- Chapter 3.1: Motor & Cognitive Development
- Chapter 3.2: Erikson’s Stages of Psychosocial Development
- Chapter 3.3: Freud’s Stages of Psychosexual Development
- Chapter 3.4: Freud’s Structural & Topographical Model
- Chapter 3.5: Freud’s Ego Defense Mechanisms
- Chapter 3.6: Kohlberg’s Stages of Moral Development
When discussing any type of development, most theorist break it down into specific stages. These stages are typically progressive. In other words, you must pass through one stage before you can get to the next. Think about how you learned to run; first you had to learn to crawl, then you could learn to walk, and finally you could develop the skills needed to run. Without the first two stages, running would be an impossibility.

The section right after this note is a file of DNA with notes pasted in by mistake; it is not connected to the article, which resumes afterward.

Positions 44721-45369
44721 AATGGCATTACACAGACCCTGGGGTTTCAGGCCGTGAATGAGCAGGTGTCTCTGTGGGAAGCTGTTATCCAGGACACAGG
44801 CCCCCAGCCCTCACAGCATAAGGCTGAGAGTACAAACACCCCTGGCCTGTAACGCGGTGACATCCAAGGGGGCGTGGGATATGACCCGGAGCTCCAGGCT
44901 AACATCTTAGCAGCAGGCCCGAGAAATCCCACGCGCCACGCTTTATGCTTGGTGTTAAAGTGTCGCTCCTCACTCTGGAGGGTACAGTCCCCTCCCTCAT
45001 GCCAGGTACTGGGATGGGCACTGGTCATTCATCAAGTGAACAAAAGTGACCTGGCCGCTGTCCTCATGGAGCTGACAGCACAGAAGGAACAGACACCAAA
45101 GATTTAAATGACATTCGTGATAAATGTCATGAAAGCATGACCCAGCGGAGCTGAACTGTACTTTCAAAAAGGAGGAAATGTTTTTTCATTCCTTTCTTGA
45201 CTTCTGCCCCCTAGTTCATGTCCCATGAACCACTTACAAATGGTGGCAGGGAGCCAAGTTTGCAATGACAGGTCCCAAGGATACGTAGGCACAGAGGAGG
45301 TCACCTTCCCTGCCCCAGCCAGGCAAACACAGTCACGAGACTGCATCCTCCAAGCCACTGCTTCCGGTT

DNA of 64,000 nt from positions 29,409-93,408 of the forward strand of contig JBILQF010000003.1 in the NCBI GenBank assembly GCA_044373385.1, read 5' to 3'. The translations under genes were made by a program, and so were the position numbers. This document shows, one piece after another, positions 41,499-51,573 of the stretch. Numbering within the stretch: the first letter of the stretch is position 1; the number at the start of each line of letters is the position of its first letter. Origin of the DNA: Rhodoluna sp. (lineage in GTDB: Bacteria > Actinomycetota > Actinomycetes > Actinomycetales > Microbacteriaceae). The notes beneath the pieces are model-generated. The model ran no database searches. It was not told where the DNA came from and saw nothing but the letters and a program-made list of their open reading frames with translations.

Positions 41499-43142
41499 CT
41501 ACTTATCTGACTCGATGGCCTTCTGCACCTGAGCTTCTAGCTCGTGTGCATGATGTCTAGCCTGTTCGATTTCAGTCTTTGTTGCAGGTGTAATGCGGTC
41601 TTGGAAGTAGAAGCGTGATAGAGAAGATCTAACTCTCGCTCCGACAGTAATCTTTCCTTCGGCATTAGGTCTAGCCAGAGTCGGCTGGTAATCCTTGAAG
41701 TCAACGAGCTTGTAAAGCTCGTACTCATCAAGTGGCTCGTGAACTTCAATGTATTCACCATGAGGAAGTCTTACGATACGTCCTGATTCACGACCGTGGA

In this chapter we will discuss the most prominent stage theories in regard to motor and cognitive, social development, development, and moral development. Most of these stage theories are progressive, although in some, such as Erikson's psychosocial and Freud's psychosexual, a person can fail to complete the stage while still continuing. This failure, however, will result in difficulties later in life according to the theories. The following offers an overview of development according to the principles of psychology.